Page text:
AGLAG BUTEEL MONASTERY AND MEDITATION CENTER, MONGOLIA - OCTOBER 04, 2015. The Aglag Monastery is located 16km west of Bornuur Soum of Tuv Province, Mongolia.


Aglag Khiid


The brainchild of G Purevbat, a lama and world-renowned master of Buddhist sculpture and painting, Aglag Khiid was built in 2014 as a meditation and education centre. Yet following the trails of this mountain monastery, overlooking pine forest and dotted with boulders carved with Buddhist reliefs, you'd be forgiven for mistaking it for a 300-year-old temple. Located 100km from Ulaanbaatar, it's become an increasingly popular day trip for locals and tourists alike seeking fresh air with a dose of spirituality.

After a steep 10-minute hike from the car park, your first stop is the monastery complex, which houses several museums. Collectively they contain interesting local artefacts and Buddhist relics that have been shifted here from the original museum in nearby Bornuur. Some exhibits are a bit gruesome, including a stack of human skulls pulled out of a mass grave. They are the skulls of local lamas who were executed by communist forces in 1937. There's also a rather frightening collection of stuffed animals, both real and fabricated – from five-headed fish to a unicorn!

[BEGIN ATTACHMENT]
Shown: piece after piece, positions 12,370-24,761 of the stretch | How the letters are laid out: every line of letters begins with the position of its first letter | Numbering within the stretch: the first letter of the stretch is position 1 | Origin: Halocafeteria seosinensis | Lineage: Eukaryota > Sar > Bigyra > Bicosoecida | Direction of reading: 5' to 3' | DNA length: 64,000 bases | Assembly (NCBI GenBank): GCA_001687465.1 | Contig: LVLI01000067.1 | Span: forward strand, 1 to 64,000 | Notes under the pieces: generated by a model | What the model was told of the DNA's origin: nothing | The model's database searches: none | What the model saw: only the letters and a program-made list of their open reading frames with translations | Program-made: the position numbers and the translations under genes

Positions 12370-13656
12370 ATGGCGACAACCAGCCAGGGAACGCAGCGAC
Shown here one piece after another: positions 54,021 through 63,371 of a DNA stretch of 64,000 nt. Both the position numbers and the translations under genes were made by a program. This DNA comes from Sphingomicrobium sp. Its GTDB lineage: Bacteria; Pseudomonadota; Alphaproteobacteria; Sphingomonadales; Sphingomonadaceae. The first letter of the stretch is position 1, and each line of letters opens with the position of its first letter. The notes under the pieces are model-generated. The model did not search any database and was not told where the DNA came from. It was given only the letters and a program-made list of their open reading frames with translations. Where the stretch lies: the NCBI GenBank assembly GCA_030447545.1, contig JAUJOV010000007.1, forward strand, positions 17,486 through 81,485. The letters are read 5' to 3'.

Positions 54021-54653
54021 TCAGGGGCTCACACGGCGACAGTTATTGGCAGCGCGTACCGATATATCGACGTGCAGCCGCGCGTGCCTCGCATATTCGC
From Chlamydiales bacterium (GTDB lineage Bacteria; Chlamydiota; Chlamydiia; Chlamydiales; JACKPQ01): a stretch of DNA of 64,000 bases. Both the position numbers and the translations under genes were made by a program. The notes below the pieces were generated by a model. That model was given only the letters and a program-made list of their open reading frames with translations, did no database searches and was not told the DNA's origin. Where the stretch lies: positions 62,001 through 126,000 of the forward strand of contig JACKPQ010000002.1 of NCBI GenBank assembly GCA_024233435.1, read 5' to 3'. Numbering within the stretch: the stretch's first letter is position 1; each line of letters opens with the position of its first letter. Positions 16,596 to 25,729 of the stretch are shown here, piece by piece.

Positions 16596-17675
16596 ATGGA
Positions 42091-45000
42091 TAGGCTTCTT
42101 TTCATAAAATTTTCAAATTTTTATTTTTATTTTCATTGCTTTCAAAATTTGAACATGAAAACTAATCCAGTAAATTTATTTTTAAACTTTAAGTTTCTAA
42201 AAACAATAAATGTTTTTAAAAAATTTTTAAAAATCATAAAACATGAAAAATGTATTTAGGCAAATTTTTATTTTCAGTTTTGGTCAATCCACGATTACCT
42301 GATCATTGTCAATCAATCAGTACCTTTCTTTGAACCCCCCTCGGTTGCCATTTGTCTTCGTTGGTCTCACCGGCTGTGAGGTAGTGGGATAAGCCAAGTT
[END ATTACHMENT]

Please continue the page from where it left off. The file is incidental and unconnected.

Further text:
After viewing the monastery museum, follow the signed path that loops up above the monastery to view G Purevbat's series of exquisite Buddhist rock carvings. This walk is the highlight of a visit here, and you'll encounter atmospheric stupas and sacred rock formations (including fertility rock sculpture) as well as fantastic panoramas to the surrounding forest. There's no English signage (so bringing along a guide is recommended), but otherwise there's an informative, glossy book for purchase (T20,000) from the museum.

For food there's a very basic guanz (canteen) on-site that sells cold drinks and beef khuushuur (T1000), but a better choice are the lovely ger restaurants nearby with great steppe views and local food and airag (fermented mare’s milk; available late June to August).

The site is around 100km northwest of Ulaanbaatar, along the Ulaanbaatar–Darkhan road, about 5km south of Bornuur (Борнуур). There's no public transport here, so you'll need to arrange your own vehicle or join a tour.